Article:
Another predictable Oscars saw the Hollywood establishment acknowledging superior independent films in Birdman and Whiplash. This self-congratulatory bout of hat tipping is however at odds with the reality at your local multiplex. Here the superhero movie dominates the screens while the best films are forced to seek exhibition elsewhere. Independent cinemas, clubs and societies provide a home for smaller films as well as an alternative to the homogenous multiplex experience. But how are these bastions of nonconformity faring and what are they doing to keep their tills ringing?
Audiences across the UK were down in 2014 for the second year running. The World Cup takes some of the blame but apathy towards Hollywood’s crop of blockbusters along with 3D fatigue and rising prices have made a family trip to the cinema an unenticing and expensive evening out. The multiplexes tend to bleat that they make little money from tickets and rely on refreshments for profits. Tell that to the Picturedrome in Bognor Regis that charges £2.50 for any ticket Monday to Friday and a whopping £3.50 at the weekend. The popcorn is very reasonable too.
Nevertheless the Chichester Cinema at New Park saw more people than ever through its doors in 2014. Its manager, the flamboyantly named Walter Francisco, understands that his audiences are looking for something different in the form of British independent and foreign language films with a few of the big hitters thrown in. Walter elaborates, ‘We screened Avatar for five screenings and we were getting 30/40 people which was quite good. During the same week we were showing a French film called A Prophet and that sold out every screening over five days…Our audience is not interested in Marvel and those big blockbuster films. We’re in a different market.’ However it is not as simple as that. Walter explains, ‘A single screen cinema really struggles in today’s cinema society. The reason that is that we rarely show films on the first day is because the distributors insist that we show that film for at least a week in one screen non-stop.’
Down the road at the Cineworld, Fifty Shades of Grey has been showing non-stop for two weeks. Other larger cinemas can devote two screens to a single film. Chichester Cinema is a charity yet it has ambitious plans for a second screen that would enable them to compete with the multiplex without compromising their core offering.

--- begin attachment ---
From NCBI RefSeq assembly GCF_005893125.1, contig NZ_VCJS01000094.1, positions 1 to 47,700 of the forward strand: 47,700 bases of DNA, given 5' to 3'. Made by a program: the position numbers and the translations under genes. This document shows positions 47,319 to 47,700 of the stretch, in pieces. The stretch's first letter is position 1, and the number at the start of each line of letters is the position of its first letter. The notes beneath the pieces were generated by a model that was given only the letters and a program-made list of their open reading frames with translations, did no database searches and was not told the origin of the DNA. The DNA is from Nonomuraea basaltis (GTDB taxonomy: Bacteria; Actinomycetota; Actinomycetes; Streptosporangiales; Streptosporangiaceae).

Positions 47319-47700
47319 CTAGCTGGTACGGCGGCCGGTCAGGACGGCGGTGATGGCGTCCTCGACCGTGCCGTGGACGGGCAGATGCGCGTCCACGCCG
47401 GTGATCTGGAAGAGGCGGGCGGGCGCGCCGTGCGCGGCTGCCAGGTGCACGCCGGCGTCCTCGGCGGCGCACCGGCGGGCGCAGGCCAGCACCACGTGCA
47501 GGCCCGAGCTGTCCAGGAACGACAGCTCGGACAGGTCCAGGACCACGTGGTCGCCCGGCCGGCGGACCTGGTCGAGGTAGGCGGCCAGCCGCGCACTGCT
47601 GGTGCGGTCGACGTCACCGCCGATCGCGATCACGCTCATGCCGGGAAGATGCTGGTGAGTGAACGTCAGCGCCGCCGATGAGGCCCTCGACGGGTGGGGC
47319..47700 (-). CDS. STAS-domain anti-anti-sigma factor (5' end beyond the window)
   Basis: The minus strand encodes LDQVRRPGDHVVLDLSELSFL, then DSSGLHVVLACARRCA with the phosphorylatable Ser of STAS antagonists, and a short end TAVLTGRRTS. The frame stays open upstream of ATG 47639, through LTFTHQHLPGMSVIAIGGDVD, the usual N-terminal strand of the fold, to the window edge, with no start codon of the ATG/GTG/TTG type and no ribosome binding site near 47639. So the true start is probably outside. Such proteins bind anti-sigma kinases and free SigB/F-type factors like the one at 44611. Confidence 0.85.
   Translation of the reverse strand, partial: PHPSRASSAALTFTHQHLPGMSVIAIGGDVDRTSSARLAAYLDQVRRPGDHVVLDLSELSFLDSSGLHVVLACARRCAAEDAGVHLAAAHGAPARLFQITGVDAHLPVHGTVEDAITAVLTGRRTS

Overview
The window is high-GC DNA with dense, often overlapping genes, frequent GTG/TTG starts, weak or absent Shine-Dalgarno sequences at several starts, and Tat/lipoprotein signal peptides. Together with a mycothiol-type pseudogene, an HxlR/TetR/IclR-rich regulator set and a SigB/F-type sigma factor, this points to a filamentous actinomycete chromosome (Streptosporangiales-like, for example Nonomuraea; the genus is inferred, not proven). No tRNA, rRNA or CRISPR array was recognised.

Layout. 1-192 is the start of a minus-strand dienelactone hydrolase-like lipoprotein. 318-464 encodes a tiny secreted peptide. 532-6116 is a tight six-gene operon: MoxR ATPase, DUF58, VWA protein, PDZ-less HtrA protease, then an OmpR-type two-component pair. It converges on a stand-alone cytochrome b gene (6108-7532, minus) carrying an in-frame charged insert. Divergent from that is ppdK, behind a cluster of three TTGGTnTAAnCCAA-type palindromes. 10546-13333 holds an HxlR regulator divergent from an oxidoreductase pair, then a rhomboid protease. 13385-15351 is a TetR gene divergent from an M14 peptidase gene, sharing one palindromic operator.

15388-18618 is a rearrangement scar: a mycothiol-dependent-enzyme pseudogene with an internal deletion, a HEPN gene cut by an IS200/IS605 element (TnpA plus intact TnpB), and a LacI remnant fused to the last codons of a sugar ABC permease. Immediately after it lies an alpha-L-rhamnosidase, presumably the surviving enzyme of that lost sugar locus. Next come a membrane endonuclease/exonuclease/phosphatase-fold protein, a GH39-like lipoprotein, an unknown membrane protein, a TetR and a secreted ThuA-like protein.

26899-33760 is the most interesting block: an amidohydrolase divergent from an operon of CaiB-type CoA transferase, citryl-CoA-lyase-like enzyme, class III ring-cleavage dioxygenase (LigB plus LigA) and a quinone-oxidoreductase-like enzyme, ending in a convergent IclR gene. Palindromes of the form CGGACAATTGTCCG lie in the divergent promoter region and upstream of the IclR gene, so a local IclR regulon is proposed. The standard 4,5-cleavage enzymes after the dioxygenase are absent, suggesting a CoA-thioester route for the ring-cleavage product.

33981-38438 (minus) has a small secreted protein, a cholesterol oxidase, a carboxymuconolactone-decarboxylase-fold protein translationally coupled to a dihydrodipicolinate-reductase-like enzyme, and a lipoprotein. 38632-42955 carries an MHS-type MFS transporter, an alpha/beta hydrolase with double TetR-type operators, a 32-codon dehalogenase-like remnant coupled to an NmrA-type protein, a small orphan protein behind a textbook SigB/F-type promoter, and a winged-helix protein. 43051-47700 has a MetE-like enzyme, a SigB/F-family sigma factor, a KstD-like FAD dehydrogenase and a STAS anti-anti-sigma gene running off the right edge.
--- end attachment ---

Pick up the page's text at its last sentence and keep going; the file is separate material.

Independent films tend to have much lower production costs and promotional budgets to match. They will never be advertised on the side of a bus and therefore will never see the inside of a multiplex. To understand why, one needs to have a grasp of how the film industry is configured. A film passes through three sets of hands before you settle into your seat with your popcorn. The production company arranges finance and keeps a film on schedule; they are the project manager. They sell to distributors who buy the film’s rights and get it into theatres – things can get a bit rough here as distributors are essentially betting on the film’s success. Negotiations can be fraught. Finally, the exhibitor is the bricks and mortar of the scheme, the actual building you are sitting in to watch the film.
A cinema chain can demand from distributors a kind of minimum spend on advertising. Spend £1 million pounds on promotion and we will put on your film. This is equivalent to buying eye-level space at a supermarket. However exhibitors conduct hold-over meetings every Monday in order to decide which films they continue to show. If by some miracle your small indie film had raised the funds, you could still be dropped after one quiet weekend when the sun came out and no-one fancied the movies. Harvey and Bob Weinstein initially championed the indie film with their distribution company Miramax. They broke the mould by opening art-house films concurrently at hundreds if not thousands of theatres – unheard of in the early 90s (see below, The Weinsteins at Miramax).